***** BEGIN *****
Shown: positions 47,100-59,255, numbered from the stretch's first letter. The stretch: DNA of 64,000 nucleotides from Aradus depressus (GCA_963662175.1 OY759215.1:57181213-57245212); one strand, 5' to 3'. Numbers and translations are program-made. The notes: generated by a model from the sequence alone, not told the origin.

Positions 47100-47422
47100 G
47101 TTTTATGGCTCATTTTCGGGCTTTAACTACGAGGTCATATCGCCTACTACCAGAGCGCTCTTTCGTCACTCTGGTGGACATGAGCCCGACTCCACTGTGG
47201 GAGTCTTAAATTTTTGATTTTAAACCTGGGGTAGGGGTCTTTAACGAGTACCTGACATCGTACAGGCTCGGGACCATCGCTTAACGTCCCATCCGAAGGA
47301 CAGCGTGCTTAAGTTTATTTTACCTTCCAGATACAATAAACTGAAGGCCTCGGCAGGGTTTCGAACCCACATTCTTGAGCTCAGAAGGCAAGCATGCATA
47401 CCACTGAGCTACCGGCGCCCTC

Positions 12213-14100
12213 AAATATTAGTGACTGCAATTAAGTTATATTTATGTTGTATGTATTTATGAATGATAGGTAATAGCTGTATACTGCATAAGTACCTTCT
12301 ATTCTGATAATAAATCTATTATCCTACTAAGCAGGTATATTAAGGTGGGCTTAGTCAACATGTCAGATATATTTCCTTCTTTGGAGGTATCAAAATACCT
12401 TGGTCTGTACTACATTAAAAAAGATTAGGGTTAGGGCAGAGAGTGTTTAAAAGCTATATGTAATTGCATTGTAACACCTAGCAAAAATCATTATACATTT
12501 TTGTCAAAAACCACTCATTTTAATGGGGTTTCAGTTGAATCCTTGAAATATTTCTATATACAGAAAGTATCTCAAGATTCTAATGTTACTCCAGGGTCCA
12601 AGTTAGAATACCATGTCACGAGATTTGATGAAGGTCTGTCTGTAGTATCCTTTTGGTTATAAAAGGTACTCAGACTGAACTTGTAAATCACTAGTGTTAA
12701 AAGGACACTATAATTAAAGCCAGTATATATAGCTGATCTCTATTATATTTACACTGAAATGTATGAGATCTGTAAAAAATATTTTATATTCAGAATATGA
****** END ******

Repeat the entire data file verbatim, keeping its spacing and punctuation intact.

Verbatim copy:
Shown: positions 47,100-59,255, numbered from the stretch's first letter. The stretch: DNA of 64,000 nucleotides from Aradus depressus (GCA_963662175.1 OY759215.1:57181213-57245212); one strand, 5' to 3'. Numbers and translations are program-made. The notes: generated by a model from the sequence alone, not told the origin.

Positions 47100-47422
47100 G
47101 TTTTATGGCTCATTTTCGGGCTTTAACTACGAGGTCATATCGCCTACTACCAGAGCGCTCTTTCGTCACTCTGGTGGACATGAGCCCGACTCCACTGTGG
47201 GAGTCTTAAATTTTTGATTTTAAACCTGGGGTAGGGGTCTTTAACGAGTACCTGACATCGTACAGGCTCGGGACCATCGCTTAACGTCCCATCCGAAGGA
47301 CAGCGTGCTTAAGTTTATTTTACCTTCCAGATACAATAAACTGAAGGCCTCGGCAGGGTTTCGAACCCACATTCTTGAGCTCAGAAGGCAAGCATGCATA
47401 CCACTGAGCTACCGGCGCCCTC

Positions 12213-14100
12213 AAATATTAGTGACTGCAATTAAGTTATATTTATGTTGTATGTATTTATGAATGATAGGTAATAGCTGTATACTGCATAAGTACCTTCT
12301 ATTCTGATAATAAATCTATTATCCTACTAAGCAGGTATATTAAGGTGGGCTTAGTCAACATGTCAGATATATTTCCTTCTTTGGAGGTATCAAAATACCT
12401 TGGTCTGTACTACATTAAAAAAGATTAGGGTTAGGGCAGAGAGTGTTTAAAAGCTATATGTAATTGCATTGTAACACCTAGCAAAAATCATTATACATTT
12501 TTGTCAAAAACCACTCATTTTAATGGGGTTTCAGTTGAATCCTTGAAATATTTCTATATACAGAAAGTATCTCAAGATTCTAATGTTACTCCAGGGTCCA
12601 AGTTAGAATACCATGTCACGAGATTTGATGAAGGTCTGTCTGTAGTATCCTTTTGGTTATAAAAGGTACTCAGACTGAACTTGTAAATCACTAGTGTTAA
12701 AAGGACACTATAATTAAAGCCAGTATATATAGCTGATCTCTATTATATTTACACTGAAATGTATGAGATCTGTAAAAAATATTTTATATTCAGAATATGA